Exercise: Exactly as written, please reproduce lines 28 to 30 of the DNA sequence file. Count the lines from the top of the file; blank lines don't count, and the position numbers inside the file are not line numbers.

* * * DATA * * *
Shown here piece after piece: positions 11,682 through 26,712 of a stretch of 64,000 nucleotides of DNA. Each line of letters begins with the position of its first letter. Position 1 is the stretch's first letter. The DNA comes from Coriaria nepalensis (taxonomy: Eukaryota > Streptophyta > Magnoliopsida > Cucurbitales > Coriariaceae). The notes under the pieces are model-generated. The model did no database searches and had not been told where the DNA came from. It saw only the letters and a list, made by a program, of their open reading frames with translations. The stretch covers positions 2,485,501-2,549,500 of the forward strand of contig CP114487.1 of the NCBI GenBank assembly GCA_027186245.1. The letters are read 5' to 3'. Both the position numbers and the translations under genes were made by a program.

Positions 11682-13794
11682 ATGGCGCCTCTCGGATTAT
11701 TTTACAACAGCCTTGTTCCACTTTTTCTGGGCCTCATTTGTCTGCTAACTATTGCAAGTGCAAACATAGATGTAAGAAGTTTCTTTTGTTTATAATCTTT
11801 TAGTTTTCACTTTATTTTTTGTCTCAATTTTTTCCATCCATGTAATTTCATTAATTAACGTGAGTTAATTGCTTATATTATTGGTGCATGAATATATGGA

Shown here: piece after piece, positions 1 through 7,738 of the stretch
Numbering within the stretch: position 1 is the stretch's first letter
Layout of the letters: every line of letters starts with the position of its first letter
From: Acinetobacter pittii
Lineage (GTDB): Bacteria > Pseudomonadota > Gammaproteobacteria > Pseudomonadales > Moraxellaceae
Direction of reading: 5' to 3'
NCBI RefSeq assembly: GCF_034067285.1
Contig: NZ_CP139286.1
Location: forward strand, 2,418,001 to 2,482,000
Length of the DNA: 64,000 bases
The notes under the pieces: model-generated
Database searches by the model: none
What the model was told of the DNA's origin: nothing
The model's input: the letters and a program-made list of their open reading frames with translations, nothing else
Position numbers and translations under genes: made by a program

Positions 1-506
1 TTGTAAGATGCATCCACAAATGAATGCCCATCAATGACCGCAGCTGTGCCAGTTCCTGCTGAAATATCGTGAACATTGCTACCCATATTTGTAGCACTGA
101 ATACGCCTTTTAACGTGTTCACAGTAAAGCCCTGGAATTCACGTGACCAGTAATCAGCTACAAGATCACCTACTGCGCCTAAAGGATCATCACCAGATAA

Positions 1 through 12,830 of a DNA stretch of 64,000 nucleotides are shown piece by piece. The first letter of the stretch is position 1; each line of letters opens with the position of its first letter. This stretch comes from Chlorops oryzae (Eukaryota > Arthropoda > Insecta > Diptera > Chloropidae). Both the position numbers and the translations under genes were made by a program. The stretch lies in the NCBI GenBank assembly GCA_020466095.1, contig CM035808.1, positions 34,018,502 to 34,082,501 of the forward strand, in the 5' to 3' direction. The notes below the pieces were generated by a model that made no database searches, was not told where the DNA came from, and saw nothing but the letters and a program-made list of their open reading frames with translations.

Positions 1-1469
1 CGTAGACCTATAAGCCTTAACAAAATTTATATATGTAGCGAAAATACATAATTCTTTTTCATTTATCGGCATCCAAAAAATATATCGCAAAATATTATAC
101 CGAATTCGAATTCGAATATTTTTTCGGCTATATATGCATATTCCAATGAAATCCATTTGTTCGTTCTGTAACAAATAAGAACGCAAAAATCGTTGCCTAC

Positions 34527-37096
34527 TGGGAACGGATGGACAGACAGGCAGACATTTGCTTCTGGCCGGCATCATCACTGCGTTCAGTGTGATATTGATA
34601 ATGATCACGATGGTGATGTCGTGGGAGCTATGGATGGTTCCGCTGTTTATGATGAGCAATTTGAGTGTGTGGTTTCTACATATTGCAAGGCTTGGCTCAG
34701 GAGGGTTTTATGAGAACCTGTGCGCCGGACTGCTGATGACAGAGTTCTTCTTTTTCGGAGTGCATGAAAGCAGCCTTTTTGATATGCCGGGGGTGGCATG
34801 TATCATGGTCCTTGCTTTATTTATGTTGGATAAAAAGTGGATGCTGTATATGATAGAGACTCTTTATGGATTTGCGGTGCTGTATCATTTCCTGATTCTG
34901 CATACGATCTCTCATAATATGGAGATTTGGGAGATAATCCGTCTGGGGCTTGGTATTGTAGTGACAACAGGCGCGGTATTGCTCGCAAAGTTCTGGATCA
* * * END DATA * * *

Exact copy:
Positions 34527-37096
34527 TGGGAACGGATGGACAGACAGGCAGACATTTGCTTCTGGCCGGCATCATCACTGCGTTCAGTGTGATATTGATA
34601 ATGATCACGATGGTGATGTCGTGGGAGCTATGGATGGTTCCGCTGTTTATGATGAGCAATTTGAGTGTGTGGTTTCTACATATTGCAAGGCTTGGCTCAG